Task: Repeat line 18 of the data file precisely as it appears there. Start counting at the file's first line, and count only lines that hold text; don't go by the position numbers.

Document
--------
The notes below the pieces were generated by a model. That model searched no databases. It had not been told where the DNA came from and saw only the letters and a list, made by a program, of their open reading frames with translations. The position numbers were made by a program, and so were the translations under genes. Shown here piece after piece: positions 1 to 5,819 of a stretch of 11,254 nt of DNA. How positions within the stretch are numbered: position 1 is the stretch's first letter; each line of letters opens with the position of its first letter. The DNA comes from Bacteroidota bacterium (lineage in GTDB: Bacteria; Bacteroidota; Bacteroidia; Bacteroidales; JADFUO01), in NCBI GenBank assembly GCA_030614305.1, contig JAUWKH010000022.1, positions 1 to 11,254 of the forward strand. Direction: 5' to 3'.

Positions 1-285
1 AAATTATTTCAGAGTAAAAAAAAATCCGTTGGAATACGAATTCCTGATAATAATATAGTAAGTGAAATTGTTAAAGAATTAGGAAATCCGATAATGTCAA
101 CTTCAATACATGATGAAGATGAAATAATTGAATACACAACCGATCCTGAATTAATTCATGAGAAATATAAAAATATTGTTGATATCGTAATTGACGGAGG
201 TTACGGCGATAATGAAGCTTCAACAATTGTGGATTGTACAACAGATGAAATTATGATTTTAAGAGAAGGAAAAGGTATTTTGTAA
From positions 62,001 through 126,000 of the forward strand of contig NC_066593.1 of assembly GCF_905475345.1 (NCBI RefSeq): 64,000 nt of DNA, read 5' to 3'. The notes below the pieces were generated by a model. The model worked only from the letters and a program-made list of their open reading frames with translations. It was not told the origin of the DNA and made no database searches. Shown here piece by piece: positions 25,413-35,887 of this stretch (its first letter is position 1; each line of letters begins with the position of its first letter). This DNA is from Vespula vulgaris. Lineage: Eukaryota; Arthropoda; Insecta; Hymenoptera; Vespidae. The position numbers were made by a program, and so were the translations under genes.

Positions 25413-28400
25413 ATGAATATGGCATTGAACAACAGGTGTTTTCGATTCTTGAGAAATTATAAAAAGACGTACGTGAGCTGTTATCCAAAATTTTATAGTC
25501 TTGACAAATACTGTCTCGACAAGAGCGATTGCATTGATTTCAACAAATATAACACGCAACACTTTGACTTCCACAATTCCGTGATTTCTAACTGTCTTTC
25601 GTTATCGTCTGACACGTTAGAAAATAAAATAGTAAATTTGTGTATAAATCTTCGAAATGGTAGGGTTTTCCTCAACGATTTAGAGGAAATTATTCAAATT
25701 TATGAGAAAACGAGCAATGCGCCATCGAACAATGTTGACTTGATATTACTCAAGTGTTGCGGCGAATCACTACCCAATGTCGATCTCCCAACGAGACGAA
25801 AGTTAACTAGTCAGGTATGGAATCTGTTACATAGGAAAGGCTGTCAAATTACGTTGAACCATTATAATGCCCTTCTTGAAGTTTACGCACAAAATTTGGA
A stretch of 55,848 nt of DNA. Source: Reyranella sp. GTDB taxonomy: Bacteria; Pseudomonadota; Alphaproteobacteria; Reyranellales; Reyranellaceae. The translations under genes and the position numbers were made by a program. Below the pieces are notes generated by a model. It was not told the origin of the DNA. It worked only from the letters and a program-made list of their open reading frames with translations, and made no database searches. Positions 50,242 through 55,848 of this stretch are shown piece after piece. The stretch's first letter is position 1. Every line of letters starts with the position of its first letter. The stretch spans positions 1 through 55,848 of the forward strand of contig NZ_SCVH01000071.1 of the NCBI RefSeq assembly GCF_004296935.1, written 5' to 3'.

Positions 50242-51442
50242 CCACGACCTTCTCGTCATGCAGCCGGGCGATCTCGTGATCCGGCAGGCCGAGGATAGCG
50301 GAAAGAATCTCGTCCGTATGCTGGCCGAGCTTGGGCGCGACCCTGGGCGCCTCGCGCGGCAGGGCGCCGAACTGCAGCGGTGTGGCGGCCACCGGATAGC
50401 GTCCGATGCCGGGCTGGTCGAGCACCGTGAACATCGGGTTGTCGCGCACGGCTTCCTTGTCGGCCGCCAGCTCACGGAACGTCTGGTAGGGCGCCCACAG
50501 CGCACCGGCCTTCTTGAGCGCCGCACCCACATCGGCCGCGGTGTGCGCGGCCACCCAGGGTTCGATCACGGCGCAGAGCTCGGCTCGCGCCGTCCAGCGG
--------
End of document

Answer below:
50501 CGCACCGGCCTTCTTGAGCGCCGCACCCACATCGGCCGCGGTGTGCGCGGCCACCCAGGGTTCGATCACGGCGCAGAGCTCGGCTCGCGCCGTCCAGCGG